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Michele Magwood meets Princess Olga Andreevna Romanoff, grand-niece of Russia’s last tsar, at the opening of a Midlands game reserve. As one does.

Published in the Sunday Times

Princess Olga – A Wild and Barefoot Romanov
HH Princess Olga Romanoff with Coryne Hall (Shepheard-Walwyn Books, R670)

There was a fizzing anticipation at the lodge as a gaggle of celebrities, television crew, musicians, journalists and “influencers” alighted from luxury 4x4s. Suit bags and makeup cases were hoisted, sunglasses adjusted, Instagrams snapped and tapped out and the whispers went around – where was she?

“She” is HH Princess Olga Andreevna Romanoff of royal Russian descent, daughter of the late Prince Andrew Alexandrovich Romanoff. He was the eldest nephew of the murdered Tsar Nicholas II, born to a life of splendour in the Winter Palace in St Petersburg before he escaped the Bolshevik carnage in 1918, living out his days in the Kent countryside.

She was in South Africa as the guest of the Karkloof Safari Villas, now under new ownership by Colleen Glaeser – an ardent royalist – who wanted to relaunch the lodge with a grand party. And what a grand party it was: the dining room glinted with crystal and gold amid drifts of white orchids; the keyboardist from Prime Circle was flying the grand piano; cameras whirred, presenters presented and, finally, the princess appeared.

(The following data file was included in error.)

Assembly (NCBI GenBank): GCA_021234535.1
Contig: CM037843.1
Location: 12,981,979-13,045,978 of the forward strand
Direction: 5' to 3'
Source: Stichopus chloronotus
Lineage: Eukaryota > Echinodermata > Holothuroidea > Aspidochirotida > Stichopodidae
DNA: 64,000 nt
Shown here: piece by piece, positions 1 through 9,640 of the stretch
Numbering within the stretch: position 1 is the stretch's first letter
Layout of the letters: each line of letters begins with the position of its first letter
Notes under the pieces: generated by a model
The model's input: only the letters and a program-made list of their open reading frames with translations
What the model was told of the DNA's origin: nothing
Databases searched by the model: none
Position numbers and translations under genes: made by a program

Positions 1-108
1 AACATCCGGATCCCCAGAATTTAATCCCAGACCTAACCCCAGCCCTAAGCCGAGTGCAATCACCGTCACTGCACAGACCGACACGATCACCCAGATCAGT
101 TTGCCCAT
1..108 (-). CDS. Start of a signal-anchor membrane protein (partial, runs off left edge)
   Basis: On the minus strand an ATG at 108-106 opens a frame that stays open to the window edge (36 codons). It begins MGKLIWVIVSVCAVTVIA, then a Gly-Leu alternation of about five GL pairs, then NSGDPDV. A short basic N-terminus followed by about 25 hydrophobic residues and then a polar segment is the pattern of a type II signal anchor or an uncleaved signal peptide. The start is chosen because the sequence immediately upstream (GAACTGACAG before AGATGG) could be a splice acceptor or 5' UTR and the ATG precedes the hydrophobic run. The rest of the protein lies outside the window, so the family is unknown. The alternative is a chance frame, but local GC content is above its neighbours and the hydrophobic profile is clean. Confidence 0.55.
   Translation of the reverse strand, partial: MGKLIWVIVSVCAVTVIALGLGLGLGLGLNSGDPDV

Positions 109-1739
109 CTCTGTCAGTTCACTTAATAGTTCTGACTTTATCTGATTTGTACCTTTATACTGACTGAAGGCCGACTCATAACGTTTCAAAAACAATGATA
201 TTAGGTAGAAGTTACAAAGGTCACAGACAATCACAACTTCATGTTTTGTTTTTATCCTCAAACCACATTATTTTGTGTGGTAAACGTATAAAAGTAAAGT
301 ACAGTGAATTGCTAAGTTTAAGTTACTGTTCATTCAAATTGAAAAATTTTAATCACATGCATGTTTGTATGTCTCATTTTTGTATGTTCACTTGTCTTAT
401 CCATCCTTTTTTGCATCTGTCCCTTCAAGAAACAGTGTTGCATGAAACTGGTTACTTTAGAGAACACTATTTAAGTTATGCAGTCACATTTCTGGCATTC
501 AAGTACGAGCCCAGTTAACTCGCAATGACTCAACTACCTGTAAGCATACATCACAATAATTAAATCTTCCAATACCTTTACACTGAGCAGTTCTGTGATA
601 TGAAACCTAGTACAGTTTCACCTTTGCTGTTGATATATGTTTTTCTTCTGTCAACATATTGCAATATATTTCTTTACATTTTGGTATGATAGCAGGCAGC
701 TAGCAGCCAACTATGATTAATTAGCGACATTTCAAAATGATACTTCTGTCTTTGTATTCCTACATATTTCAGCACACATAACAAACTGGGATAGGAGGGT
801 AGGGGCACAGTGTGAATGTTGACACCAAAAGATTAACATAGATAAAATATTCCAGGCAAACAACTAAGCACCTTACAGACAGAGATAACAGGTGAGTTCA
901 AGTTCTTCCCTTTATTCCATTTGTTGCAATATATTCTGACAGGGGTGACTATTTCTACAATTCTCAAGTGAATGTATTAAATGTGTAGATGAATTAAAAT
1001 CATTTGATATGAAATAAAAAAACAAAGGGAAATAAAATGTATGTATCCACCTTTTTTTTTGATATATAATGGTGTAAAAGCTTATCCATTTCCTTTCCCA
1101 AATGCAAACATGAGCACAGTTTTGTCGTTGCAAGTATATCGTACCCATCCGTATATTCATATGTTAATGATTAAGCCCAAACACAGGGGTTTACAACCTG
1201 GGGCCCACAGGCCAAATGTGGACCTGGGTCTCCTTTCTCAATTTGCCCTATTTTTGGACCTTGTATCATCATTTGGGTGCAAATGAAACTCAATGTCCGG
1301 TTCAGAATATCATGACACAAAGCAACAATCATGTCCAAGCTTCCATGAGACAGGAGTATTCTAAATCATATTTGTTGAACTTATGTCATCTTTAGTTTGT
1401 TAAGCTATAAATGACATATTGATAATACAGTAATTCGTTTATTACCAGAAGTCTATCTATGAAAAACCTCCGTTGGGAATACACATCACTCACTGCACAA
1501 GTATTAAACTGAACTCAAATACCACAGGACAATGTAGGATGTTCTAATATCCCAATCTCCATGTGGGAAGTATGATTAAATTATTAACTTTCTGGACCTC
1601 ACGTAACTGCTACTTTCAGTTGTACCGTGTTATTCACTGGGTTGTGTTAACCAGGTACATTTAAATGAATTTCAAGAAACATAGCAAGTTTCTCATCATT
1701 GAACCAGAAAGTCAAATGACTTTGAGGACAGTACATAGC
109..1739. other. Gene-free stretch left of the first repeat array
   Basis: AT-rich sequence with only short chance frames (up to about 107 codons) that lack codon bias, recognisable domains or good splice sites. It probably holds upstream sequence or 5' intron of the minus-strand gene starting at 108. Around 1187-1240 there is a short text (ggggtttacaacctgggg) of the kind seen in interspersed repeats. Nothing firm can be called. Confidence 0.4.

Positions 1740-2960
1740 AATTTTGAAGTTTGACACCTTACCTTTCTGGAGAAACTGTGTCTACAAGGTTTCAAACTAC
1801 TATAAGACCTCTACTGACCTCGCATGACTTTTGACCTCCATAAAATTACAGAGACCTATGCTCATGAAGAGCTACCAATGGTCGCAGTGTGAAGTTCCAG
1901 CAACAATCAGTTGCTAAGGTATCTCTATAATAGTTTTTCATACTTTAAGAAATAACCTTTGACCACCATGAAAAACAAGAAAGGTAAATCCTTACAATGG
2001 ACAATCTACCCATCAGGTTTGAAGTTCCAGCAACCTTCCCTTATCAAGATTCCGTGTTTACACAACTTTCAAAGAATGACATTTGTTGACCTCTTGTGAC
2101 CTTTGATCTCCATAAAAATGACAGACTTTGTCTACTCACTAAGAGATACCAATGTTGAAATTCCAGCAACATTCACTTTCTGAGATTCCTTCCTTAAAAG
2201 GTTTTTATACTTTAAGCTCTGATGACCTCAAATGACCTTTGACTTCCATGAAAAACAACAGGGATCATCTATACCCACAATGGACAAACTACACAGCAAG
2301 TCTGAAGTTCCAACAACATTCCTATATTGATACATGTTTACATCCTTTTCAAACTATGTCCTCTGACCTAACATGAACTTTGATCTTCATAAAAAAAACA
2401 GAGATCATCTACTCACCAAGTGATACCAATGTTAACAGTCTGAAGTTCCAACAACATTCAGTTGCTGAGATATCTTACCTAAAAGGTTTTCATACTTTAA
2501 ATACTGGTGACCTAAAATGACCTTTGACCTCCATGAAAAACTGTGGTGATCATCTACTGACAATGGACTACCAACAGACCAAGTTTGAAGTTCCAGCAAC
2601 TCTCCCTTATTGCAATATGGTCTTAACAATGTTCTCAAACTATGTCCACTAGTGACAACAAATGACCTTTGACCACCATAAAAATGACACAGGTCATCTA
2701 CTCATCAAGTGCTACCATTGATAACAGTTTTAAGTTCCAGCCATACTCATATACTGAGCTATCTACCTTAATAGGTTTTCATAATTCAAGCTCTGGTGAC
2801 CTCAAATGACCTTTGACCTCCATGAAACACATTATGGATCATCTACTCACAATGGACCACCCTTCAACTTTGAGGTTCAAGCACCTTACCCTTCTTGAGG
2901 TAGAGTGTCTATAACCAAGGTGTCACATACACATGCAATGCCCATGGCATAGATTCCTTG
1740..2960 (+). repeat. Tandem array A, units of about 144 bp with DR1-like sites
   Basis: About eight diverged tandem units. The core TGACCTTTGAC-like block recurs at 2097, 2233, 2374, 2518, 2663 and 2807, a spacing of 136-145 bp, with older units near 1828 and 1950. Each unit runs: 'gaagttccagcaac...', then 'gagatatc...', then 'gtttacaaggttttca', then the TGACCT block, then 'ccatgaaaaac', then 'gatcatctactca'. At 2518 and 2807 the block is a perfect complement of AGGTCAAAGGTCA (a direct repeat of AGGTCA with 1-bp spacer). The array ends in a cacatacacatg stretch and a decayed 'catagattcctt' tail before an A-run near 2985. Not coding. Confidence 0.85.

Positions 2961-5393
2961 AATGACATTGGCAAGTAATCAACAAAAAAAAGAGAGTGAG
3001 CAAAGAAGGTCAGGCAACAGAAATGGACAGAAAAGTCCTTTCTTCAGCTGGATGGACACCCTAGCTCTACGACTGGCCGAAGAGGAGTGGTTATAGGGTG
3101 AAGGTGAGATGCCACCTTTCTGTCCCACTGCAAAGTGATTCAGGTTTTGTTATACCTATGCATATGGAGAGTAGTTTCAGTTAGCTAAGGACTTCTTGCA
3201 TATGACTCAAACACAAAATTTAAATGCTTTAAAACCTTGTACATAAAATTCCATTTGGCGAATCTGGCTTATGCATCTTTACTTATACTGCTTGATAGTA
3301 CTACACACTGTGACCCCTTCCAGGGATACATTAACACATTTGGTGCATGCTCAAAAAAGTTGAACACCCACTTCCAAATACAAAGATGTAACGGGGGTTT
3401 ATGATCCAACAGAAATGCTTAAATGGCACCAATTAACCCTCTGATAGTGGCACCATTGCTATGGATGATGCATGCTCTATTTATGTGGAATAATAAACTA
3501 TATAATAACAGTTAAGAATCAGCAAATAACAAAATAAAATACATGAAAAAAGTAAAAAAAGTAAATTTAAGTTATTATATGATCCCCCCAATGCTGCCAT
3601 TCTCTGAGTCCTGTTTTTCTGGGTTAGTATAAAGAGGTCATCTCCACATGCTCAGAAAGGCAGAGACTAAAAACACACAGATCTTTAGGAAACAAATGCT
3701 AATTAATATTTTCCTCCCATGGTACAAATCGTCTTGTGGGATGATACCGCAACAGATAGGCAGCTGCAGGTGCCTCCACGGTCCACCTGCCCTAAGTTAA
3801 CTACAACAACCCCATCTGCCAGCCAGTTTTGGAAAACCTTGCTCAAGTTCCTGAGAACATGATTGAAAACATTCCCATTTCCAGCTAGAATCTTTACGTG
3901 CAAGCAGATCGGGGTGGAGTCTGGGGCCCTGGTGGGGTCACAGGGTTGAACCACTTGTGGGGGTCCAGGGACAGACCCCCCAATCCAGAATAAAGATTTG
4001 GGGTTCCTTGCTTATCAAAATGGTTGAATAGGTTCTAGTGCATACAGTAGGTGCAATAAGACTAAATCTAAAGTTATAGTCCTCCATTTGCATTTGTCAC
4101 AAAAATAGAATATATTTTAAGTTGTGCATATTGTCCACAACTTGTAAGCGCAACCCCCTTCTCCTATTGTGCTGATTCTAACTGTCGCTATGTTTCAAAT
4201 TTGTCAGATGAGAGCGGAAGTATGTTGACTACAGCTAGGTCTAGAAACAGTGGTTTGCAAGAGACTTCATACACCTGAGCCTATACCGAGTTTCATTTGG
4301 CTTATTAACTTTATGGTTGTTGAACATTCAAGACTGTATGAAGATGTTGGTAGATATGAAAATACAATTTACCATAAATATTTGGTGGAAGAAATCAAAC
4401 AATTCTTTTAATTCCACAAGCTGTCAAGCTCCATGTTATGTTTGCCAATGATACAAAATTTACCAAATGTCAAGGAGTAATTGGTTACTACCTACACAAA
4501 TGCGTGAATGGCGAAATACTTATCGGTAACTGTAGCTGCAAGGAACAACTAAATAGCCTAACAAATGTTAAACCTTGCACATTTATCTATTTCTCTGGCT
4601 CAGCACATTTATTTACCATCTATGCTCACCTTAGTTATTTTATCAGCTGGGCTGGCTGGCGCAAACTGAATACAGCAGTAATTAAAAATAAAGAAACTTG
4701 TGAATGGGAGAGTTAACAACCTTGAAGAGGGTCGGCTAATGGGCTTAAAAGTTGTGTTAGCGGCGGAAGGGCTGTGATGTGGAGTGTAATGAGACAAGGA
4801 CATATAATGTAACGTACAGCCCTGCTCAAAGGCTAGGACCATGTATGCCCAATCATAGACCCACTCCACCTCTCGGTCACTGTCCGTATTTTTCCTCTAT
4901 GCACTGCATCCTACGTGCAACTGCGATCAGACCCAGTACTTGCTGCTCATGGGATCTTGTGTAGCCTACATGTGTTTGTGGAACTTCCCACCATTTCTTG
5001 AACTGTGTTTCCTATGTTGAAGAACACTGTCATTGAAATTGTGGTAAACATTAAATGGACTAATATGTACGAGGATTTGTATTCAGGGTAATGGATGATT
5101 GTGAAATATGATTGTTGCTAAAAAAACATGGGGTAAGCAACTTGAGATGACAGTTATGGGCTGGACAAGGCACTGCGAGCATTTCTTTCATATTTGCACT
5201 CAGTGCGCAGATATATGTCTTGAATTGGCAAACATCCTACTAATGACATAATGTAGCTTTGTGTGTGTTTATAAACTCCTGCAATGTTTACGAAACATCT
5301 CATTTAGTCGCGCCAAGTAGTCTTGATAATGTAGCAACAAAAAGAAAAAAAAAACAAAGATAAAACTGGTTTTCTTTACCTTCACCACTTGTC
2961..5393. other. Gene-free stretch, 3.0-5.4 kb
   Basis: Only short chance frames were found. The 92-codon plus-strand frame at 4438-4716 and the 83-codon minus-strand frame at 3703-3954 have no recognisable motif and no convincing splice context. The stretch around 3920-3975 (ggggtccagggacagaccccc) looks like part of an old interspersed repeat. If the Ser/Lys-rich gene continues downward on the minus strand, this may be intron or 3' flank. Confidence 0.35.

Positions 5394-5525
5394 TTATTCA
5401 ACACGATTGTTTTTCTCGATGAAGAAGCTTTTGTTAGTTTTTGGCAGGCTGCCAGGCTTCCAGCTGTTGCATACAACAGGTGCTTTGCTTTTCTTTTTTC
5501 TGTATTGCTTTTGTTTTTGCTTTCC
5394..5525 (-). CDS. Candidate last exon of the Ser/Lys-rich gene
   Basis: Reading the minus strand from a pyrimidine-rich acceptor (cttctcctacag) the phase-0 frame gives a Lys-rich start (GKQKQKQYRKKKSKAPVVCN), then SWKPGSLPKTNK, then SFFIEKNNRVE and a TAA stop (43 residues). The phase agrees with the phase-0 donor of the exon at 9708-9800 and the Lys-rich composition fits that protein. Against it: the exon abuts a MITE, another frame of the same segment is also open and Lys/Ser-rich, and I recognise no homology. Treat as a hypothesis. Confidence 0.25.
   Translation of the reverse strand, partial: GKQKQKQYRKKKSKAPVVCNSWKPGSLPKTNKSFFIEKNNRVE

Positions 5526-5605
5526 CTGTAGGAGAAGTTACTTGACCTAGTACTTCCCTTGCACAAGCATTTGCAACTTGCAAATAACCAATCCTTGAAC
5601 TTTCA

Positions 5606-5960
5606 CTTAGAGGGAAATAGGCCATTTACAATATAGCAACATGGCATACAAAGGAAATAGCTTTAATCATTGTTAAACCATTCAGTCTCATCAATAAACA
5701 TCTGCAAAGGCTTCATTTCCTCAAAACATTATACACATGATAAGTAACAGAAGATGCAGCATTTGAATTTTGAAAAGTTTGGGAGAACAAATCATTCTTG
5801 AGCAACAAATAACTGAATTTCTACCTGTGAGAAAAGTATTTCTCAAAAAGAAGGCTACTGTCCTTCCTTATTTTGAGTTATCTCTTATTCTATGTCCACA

If the guests were expecting a ball gown with a tiara and gems, a modest Fabergé cabochon ring, perhaps, they were disappointed. Princess Olga was dressed in a short red dress and a good pashmina. At 67, she is slim and athletic, her white-blonde hair cut in a bob and cerulean eyes that could etch glass. She seemed bemused at the angling and posing and susurration of feathery false eyelashes.

She was also launching her new memoir Princess Olga – A Wild and Barefoot Romanov, a gossipy, galloping account.

Sitting on the sunny deck the next morning, looking over the lush reserve, the princess was clearly more comfortable in her jeans and fleece. She is quick and funny, throwing away delicious anecdotes: “Queen Mary was a kleptomaniac, of course.” The old bat would spy something beautiful at a friend’s house – the Sheraton chairs, pretty china – and the host would be obliged to give it to her. “And then people got wise and they used to hide the good stuff before she came. There’s a room apparently in Buckingham Palace known as Mary’s Store where all the stuff she collected is kept. I think they’re trying to return pieces to the right families.”